Former NBA great Yao Ming on 'Linsanity' - Today's THV

UNDATED (CNN) -- Linsanity may be on the wane but only just. Jeremy Lin has become the first New York-based athlete, from a team game, to feature on the cover of Sports Illustrated two weeks running.

And fellow Harvard graduate, Buffalo Bills quarterback Ryan Fitzpatrick, tweeted, "Jeremy's cult has reached unfathomable levels. I am now the guy that went to school with Jeremy Lin."

Another ex-class mate who's living in China says the Lin-mania is even more intense over there. And although he's American born and bred, Jeremy Lin's popularity in Asia has been compared to that of Yao Ming.

Yes, he is a very big man with very big shoes to fill. Who will be the next Yao Ming? That question has now been answered. Ming says, "I am very surprised... very surprised".

Yao you're not alone, Jeremy Lin has taken everyone by surprise from the New York Knicks bench to starting star in just a matter of weeks.

The 'Linsanity' has sparked 'Lindemonium', those clunky headlines are wearing out their welcome and he's only just getting started. Ming says, "He's the kind of player I'd like to play with if I'm still a player. He's a team player and everybody likes the way he wins a game. Honestly he did much more than I'd expected of him."

Yao and Lin talk on the phone and swap messages. Like himself, Lin, he says is a trailblazer. Ming says, "He gives a lot of hope to kids with the same background like his, Asian-Americans- 2nd gen or maybe 3rd. They can follow in his footprints to have more confidence in playing basketball."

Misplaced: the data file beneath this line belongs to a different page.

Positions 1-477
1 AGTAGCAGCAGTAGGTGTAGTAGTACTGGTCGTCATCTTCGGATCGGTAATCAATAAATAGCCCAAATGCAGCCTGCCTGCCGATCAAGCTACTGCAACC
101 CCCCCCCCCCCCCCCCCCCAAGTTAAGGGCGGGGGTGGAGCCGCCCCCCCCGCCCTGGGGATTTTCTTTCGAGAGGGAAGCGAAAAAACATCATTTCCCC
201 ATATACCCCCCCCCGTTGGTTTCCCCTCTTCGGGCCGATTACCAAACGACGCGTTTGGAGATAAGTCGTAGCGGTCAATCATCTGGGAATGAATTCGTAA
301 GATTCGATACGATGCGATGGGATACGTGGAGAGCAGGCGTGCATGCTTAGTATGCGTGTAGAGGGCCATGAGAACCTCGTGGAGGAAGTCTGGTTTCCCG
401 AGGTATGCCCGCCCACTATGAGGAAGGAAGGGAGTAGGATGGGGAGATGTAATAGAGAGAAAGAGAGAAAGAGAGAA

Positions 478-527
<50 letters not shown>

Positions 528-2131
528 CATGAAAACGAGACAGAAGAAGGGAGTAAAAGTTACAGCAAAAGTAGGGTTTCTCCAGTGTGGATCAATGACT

Yao has been there and seen it all. His 7 foot 6, frame busted down barriers, becoming basketball's first Chinese mega star. So if Jeremy Lin wants advice, he's come to the right place. Ming says, "There's no secret- I know people talk about me giving him tips. It's really not that. I just congratulate him and tell him I'm happy for him. That we'll support him and I'm a big fan of him."

This is where Yao gets his basketball fix now. Forced to retire because of injuries he's the owner of the Shanghai Sharks. They've made this year's China League playoffs. But even here the talk is of a player far from this court.

Here's a question: Who owns Jeremy Lin? Ask people here, well he's Chinese, his parents are from Taiwan, he's an American born in the states, but it's becoming a hot issue.

Even in sport, politics is never far away to Chinese, Taiwan independence is a red-button issue. Yao has a simple answer, "He's a basketball player." And right now, that's more than enough.

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24 Feb, 2012

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